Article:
David Bourget (Western Ontario)
David Chalmers (ANU, NYU)
Rafael De Clercq
Ezio Di Nucci
Jonathan Jenkins Ichikawa
Jack Alan Reynolds
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British Journal for the Philosophy of Science 49 (1):67-87 (1998)
In order to refute the widely held belief that the game known as ‘Newcomb's paradox’ is physically nonsensical and impossible to imagine (e.g. because it involves backward causation), I tell a story in which the game is realized in a classical, deterministic universe in a physically plausible way. The predictor is a collection of beings which are by many orders of magnitude smaller than the player and which can, with their exquisite measurement techniques, observe the particles in the player's body so accurately that they can predict his choice (in much the same way as we can predict the motion of celestial bodies). I argue that the player, by choosing whether to take only one box or both boxes, influences whether or not, in the past, the predictor put a million pounds into the second box. Yet, I establish that no causal paradox can arise in this set-up.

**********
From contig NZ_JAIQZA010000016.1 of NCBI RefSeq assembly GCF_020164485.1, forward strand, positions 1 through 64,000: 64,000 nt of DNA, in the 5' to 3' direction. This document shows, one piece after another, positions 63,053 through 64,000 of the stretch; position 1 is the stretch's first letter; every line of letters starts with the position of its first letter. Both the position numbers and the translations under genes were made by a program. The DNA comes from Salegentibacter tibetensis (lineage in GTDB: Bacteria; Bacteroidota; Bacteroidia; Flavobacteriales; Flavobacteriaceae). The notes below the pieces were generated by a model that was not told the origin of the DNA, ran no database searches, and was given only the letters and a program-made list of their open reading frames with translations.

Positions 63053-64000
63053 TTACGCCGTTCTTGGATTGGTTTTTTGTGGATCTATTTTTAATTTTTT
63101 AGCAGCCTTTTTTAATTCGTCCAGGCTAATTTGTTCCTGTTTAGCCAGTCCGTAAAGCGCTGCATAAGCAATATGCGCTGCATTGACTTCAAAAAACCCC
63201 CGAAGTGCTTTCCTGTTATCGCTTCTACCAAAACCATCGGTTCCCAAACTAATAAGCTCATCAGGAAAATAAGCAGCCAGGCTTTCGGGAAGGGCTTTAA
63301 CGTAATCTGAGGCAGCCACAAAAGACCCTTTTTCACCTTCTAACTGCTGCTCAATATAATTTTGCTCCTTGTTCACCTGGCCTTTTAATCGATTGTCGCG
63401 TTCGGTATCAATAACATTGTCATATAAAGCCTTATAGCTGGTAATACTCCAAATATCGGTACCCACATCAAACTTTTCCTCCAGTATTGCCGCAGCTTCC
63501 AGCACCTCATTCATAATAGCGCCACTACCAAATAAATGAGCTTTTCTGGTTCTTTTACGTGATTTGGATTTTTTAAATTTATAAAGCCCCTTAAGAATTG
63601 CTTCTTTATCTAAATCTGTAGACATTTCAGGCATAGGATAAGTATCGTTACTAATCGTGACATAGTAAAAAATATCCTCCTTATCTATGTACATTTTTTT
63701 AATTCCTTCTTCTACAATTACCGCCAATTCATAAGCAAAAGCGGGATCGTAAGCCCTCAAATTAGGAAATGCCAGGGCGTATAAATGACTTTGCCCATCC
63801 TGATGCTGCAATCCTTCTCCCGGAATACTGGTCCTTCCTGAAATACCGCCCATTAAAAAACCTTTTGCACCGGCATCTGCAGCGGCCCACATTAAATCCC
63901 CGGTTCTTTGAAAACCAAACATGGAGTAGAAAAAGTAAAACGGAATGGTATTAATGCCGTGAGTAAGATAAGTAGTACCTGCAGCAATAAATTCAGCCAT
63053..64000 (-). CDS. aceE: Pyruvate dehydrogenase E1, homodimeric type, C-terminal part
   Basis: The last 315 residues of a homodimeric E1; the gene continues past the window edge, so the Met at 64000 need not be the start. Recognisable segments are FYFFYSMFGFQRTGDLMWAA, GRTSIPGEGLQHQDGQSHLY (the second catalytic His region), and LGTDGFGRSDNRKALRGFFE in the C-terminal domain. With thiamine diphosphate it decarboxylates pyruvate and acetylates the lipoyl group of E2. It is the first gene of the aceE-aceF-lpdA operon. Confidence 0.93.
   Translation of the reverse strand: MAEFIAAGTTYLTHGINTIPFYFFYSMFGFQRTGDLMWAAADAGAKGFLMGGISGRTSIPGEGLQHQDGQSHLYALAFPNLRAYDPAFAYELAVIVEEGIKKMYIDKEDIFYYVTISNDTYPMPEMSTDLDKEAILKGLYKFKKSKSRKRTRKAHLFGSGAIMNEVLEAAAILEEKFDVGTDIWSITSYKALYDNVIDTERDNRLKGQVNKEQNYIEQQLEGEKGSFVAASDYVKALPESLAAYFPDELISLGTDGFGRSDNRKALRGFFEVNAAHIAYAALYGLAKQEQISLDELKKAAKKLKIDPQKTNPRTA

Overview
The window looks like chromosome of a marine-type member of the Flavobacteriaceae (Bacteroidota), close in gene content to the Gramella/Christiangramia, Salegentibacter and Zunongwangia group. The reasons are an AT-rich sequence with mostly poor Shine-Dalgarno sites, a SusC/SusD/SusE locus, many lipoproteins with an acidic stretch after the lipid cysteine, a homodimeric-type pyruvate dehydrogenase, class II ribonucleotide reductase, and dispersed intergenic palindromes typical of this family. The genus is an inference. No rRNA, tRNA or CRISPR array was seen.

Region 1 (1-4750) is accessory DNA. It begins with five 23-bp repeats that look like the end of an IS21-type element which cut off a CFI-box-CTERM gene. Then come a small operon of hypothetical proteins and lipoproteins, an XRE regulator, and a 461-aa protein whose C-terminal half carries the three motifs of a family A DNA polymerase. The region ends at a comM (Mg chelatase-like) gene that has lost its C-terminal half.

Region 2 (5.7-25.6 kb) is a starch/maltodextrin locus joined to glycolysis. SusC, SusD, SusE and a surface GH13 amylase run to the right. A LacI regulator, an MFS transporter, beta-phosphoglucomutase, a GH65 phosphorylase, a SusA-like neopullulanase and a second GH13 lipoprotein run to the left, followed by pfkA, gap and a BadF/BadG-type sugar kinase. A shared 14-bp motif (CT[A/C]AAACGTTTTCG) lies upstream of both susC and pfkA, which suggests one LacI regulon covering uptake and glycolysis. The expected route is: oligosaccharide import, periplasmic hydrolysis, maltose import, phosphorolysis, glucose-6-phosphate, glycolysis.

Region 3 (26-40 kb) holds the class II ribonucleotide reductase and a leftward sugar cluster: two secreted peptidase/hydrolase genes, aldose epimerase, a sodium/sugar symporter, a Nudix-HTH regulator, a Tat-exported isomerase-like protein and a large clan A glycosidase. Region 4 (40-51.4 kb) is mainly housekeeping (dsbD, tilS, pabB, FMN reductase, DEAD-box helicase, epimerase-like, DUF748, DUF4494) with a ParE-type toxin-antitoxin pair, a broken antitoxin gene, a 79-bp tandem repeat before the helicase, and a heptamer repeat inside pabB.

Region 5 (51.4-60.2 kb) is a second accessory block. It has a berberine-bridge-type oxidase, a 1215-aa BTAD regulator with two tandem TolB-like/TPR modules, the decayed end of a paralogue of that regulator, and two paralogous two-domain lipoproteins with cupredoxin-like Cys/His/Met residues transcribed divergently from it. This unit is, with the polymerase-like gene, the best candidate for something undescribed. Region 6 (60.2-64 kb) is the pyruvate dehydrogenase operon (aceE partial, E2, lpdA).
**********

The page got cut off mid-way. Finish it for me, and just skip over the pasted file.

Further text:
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Peter Slezak (2006). Demons, Deceivers And Liars: Newcomb's Malin Génie. [REVIEW] Theory and Decision 61 (3):277-303.
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